April 25, 2014, 3:03 PM

Despite bad weather, UPS lifts Q1 package volume by 4.2%

The company says it is investing heavily in both immediate and long-term system improvements—including added capacity in distribution centers, the ability to quickly re-route high volumes of packages between distribution facilities during peak periods, and a new software system for routing delivery vehicles.

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Noticeably happy and relieved to be in the relatively mild weather of the second quarter, senior executives of United Parcel Service Inc. said this week they are taking several steps this year to upgrade the company’s infrastructure and operations—and investing $100 million in technology and services—to better handle peak shipping periods as well as to provide service throughout the year.

UPS is the most widely used shipping carrier among retailers in the newly published Internet Retailer 2014 Top 500 Guide, where it’s listed by 176 merchants, followed by FedEx Corp., with 144.

The first quarter’s stormy weather throughout much of the United States hit UPS hard, interrupting normal service on more than half of its operating days in the quarter—34 out of 63—as many governors declared high-level states of emergency “that prohibited us from working,” Myron Gray, president of U.S. operations, said during a conference call with stock analysts this week, according to a transcript of the call provided by Seeking Alpha. “I don’t think there is a person in the country who is more happy about seeing spring weather return.” Nonetheless, UPS still managed to increase its Q1 average daily volume of U.S. packages by 4.2% year over year, to 14.42 million packages. While bad weather resulted in a drop in orders from shipments between businesses, as many businesses closed during the worst weather, online retail orders continued strong as many consumers shopped from home, UPS said.

It didn’t break out figures on the number of retail orders, but noted that much of the growth in package volume was driven by increases in the number of ground shipments channeled through the UPS SurePost system, which many retailers use to route UPS shipments to the U.S. Postal Service for local deliveries. There was also growth in “deferred” air shipments spread over two or three days.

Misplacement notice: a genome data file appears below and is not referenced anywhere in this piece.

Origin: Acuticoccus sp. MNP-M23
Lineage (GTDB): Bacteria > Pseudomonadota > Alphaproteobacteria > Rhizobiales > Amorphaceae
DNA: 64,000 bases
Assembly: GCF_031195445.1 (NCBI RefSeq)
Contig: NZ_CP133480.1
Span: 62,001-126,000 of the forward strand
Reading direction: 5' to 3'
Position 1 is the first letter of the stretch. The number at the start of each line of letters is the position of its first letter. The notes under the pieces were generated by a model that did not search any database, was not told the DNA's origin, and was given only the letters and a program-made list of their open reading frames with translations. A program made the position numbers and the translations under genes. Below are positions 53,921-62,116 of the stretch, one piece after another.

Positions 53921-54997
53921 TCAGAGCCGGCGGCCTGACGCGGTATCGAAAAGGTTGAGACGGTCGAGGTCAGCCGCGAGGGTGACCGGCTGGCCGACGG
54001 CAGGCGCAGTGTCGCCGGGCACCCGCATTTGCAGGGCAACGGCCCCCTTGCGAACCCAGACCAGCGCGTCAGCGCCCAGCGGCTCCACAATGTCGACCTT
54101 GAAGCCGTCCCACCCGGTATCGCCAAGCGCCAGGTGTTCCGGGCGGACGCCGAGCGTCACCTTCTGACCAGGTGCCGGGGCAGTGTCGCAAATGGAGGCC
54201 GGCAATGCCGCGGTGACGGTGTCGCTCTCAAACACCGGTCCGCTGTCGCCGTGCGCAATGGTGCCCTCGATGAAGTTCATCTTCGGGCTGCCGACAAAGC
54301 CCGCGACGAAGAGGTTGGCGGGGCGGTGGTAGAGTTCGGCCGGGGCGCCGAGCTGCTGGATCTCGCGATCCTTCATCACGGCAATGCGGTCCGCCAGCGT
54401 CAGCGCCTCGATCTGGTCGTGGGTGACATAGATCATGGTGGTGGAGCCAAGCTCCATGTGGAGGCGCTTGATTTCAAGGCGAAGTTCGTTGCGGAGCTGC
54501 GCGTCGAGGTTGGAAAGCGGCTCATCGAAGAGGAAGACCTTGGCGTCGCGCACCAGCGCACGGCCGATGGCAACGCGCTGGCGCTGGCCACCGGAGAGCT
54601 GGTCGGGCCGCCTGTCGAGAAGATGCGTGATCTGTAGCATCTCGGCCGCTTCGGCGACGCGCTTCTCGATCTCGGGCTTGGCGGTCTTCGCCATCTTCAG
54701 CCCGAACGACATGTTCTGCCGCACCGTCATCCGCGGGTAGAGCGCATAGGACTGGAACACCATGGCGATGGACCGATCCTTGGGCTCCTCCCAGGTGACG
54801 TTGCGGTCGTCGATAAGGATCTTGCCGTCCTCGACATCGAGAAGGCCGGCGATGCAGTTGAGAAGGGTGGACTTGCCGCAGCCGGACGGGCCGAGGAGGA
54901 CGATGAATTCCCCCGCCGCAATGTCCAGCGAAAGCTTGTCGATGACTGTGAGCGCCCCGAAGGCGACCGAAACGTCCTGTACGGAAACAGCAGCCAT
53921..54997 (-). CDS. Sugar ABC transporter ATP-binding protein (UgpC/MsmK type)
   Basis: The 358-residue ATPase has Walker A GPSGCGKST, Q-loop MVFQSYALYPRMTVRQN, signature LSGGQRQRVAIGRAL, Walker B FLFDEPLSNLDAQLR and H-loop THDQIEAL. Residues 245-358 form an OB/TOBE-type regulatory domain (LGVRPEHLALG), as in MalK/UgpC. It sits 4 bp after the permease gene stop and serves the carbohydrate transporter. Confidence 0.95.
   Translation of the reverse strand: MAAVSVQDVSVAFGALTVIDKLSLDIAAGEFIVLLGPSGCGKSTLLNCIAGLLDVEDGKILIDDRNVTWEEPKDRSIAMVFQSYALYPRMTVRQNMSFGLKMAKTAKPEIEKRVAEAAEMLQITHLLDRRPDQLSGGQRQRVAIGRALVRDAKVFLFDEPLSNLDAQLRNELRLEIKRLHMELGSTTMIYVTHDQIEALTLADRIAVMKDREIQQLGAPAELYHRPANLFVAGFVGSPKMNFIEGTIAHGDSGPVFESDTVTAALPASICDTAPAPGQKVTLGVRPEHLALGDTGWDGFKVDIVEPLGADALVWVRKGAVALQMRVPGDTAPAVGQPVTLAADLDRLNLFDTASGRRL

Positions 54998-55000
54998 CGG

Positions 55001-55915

In other Q1 financial and operating data, UPS reported:

● Total average daily package volume, including international operations, increased by 4.8% to 1.07 billion packages from 1.02 billion.

● Total Q1 revenue increased 2.6% to $13.78 billion from $13.43 billion in the year-ago quarter.

● Because of service interruptions in the quarter, U.S. operating profit from package deliveries dropped 14.6%, to $927 million from $1.085 billion in 2013.

● Operating profit from international package deliveries rose 24.4% to $438 million from $352 million, as overall net income fell 12.2% to $911 million from $1.037 billion. 

CEO Scott Davis and other executives said on the conference call that UPS is taking several steps to improve operations and package-handling capacity, including the ability to distribute peak volumes among multiple distribution centers to expedite deliveries, while also working more closely with its clients to better prepare for expected shipping demand. “We’re working on improving mutual planning capabilities with obviously the ultimate goal of enhancing their end-consumers’ customer experience,” Davis said.

Kurt Kuehn, chief financial officer, noted that UPS is spending $100 million this year to upgrade technology, including its new ORION delivery network management system, or On-Road Integrated Optimization and Navigation system, and increase its ability to better handle fluctuating package volumes. Other recent improvements include the expansion of three main distribution centers in Kentucky, California and Alberta, Canada.

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